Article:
Discourse and Communicative Interaction
Discourse, one of the most elusive terms, is often related (or opposed) to text. Some authors use the two terms interchangeably, while others use them to differentiate spoken from written communication. Discourse is often used to refer to the interactive aspects of linguistic events, whether intended to be spoken aloud or not. Some researchers consider that the difference between discourse and text is that between process and product. Starting from this dichotomy, a distinction is drawn between two approaches to language: a) the text-as-product view, a static concept of language; b) the discourse-as-process view, which describes linguistic form not as a static entity, but as a dynamic means of expressing intended meaning. Although such distinctions are often ambiguous and confusing, we can conclude that discourse is language in action, focusing upon the interactive aspect of linguistic events. The manifold phenomena described at the level of discourse are those that arise when more than one participant is involved in creating meaningful linguistic structures and when the activity is supposed to be purposeful.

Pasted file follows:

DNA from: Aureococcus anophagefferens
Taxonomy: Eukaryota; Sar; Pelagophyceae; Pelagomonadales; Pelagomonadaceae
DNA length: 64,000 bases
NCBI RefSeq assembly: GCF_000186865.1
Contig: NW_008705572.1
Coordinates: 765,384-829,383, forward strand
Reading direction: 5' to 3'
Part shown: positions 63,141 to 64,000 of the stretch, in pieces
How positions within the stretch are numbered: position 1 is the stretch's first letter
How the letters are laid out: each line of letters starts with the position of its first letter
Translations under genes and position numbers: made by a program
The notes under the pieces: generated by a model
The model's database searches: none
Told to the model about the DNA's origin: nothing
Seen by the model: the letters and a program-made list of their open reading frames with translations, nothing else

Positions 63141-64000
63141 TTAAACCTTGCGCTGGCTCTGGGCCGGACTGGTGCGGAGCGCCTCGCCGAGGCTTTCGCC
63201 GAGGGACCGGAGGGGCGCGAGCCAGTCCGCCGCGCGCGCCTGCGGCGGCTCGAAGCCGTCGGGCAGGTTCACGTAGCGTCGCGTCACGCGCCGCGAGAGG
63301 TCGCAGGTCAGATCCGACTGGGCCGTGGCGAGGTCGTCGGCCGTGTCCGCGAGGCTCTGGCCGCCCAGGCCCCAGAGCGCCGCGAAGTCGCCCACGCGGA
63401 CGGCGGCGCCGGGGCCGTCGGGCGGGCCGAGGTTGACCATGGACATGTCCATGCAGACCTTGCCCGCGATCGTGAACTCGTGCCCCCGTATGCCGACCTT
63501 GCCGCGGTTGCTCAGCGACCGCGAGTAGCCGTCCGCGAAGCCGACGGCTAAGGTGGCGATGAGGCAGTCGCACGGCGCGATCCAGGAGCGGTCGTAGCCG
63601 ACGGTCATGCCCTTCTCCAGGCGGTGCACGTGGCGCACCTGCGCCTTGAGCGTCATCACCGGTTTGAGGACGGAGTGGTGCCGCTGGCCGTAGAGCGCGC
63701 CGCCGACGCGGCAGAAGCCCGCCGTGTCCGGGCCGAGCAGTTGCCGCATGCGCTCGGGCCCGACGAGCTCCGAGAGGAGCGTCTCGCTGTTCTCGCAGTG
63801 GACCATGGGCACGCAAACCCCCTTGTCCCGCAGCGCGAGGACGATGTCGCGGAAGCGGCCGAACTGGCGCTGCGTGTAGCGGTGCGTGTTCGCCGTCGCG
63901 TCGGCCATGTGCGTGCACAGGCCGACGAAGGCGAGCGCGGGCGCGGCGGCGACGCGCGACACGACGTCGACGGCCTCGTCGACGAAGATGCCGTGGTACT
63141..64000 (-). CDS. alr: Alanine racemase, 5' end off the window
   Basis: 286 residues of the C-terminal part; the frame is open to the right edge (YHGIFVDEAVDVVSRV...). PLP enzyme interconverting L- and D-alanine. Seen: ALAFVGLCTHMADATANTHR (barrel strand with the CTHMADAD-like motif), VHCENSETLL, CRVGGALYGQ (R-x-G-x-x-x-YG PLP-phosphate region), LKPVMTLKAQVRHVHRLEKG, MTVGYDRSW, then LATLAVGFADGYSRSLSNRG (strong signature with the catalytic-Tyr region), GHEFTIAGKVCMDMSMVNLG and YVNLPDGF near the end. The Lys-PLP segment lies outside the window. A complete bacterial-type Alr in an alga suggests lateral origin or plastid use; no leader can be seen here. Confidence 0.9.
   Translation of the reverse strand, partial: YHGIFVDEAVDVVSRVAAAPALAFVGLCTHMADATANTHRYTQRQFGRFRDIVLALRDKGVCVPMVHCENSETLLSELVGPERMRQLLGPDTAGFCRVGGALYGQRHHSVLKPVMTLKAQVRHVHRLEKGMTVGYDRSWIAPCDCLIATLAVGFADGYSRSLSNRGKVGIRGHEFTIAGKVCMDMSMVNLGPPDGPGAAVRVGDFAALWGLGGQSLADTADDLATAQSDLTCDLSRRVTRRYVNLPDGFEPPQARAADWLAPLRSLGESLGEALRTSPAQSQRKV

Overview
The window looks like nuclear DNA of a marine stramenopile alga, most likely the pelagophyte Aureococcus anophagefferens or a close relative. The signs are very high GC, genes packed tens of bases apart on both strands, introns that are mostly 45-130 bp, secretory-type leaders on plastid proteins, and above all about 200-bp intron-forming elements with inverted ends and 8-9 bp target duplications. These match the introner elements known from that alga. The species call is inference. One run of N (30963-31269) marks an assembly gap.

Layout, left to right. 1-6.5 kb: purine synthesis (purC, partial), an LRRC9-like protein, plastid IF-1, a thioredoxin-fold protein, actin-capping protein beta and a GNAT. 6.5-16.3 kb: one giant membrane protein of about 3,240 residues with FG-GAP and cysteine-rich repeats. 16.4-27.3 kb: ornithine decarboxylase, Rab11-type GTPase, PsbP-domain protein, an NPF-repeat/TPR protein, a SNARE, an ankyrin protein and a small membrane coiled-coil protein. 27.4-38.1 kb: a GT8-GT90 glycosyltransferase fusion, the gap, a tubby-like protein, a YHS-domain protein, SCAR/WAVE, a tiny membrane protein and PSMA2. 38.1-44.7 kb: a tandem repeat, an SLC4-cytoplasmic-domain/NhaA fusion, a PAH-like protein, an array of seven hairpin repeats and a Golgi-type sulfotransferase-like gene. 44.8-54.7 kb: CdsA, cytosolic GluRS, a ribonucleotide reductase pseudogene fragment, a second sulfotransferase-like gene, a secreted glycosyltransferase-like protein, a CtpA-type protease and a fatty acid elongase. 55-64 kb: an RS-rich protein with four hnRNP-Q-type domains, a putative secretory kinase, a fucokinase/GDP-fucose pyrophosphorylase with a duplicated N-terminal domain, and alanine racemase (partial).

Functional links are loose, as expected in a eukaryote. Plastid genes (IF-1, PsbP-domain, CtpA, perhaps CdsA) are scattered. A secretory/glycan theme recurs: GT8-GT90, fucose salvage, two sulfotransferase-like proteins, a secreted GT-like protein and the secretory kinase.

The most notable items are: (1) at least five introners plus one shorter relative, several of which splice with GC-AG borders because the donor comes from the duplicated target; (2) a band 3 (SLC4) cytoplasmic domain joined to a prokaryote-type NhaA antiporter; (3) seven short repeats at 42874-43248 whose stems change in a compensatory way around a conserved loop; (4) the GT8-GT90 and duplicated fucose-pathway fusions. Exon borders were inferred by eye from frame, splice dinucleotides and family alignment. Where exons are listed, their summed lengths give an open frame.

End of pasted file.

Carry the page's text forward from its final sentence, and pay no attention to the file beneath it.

The main purpose of this conference is to decipher the multiple valences of the term discourse and its relationship with interaction in the process of communication, based on inter- and multidisciplinary methods of analysis.